READERS who enjoy being reminded of the relatively short span of American history and of the relative modernity of the old West will enjoy John Newhouse's profile of Sen. Alan K. Simpson of Wyoming in the March 16 issue of The New Yorker. Here is a sample:
". . . Milward's grandfather Finn Burnett was an Indian fighter and a friend of Sacajawea, the Shoshone woman who guided Lewis and Clark. [Milward Simpson was Sen. Alan Simpson's father, and a senator from Wyoming before him.] Bill Simpson, Milward's father, was a friend of Butch Cassidy, but as a county attorney in Wyoming, he prosecuted Cassidy and got the only conviction ever against the famous outlaw. . . .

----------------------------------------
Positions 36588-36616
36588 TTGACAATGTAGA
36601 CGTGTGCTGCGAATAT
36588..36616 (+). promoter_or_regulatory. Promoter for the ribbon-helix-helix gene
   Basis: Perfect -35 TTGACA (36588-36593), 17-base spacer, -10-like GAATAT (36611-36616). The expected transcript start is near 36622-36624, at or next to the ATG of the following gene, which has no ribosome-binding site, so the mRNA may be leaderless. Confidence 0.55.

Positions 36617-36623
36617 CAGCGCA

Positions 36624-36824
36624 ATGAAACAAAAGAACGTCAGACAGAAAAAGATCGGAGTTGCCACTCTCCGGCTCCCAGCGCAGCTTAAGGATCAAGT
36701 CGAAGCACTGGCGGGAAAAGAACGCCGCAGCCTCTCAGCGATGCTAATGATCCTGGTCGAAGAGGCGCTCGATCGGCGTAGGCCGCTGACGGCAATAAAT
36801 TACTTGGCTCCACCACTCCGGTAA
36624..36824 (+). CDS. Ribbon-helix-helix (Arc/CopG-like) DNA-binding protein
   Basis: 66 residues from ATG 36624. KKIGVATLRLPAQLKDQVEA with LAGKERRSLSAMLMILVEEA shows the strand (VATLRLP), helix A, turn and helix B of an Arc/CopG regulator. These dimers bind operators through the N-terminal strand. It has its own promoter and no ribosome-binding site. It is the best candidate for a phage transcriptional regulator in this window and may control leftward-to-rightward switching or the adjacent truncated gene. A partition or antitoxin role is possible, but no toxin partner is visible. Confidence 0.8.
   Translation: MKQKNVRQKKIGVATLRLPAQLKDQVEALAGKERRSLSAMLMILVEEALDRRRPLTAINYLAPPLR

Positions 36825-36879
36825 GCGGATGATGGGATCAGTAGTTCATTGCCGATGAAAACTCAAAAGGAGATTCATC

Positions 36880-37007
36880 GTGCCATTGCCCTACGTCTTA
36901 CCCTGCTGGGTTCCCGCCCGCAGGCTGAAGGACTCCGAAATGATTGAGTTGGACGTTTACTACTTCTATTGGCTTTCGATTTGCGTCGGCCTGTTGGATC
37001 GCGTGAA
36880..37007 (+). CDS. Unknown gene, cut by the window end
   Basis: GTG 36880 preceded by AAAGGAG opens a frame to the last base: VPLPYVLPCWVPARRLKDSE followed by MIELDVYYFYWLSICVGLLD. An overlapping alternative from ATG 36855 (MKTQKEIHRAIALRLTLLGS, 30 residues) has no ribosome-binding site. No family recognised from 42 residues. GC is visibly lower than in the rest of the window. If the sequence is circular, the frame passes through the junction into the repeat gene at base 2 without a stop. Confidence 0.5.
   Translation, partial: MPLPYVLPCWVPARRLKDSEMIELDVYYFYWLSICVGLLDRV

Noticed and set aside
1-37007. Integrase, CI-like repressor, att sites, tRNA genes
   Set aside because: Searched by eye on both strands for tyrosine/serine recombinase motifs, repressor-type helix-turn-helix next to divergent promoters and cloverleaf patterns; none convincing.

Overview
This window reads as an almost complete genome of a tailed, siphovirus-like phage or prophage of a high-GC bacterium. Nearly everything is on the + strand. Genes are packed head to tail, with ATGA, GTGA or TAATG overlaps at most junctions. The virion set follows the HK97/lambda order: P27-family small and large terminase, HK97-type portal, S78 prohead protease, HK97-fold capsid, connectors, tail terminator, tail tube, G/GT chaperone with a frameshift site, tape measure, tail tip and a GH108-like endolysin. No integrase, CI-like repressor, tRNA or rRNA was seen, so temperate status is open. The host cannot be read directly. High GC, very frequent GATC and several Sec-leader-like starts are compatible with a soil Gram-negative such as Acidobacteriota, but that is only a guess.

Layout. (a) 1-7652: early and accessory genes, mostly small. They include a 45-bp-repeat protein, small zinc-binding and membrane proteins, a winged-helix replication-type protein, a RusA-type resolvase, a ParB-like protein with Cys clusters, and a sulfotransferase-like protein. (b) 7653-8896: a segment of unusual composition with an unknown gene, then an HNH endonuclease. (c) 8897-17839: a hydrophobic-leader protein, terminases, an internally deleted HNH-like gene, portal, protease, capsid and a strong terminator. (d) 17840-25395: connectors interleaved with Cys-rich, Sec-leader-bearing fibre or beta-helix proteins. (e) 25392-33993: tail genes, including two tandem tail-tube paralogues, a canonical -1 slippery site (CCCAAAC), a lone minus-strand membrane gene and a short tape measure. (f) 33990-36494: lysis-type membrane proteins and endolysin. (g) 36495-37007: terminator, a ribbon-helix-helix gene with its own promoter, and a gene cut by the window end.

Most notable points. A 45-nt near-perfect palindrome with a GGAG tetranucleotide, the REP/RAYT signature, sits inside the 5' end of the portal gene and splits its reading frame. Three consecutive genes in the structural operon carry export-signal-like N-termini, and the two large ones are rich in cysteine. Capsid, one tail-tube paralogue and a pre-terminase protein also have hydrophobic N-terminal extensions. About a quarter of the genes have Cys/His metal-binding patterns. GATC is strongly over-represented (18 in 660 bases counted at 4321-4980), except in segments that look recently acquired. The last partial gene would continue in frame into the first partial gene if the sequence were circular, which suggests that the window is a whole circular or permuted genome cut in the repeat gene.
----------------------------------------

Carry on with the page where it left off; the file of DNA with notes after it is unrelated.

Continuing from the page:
"When Bill met his wife, Margaret . . . she was a teen-age teacher in a Catholic mission school on an Indian reservation near Lander, Wyoming. She knew some Latin and was teaching it to Indians. Bill had heard that a little knowledge of Latin could help someone become a lawyer. She did help, and in 1892 Bill Simpson began practicing law in Lander without benefit of formal training. . . . Bill and Margaret moved on to Jackson, where Milward was born in 1897. . . Al says that his father was 'one of the first white kids' -- non-Indians -- born in Jackson, but Lorna, Al's mother, insists that her husband was actually the first white person born there. What's more, she adds, his birthplace, a log cabin, was the town's first house. . . . The Simpson cabin, she says, was partly wallpapered with pages of the Congressional Record. 'They read what they could lay their hands on,' she says. She thinks that the Congressional Record, which came free through the mail, provided Jackson's only real access to the outside world."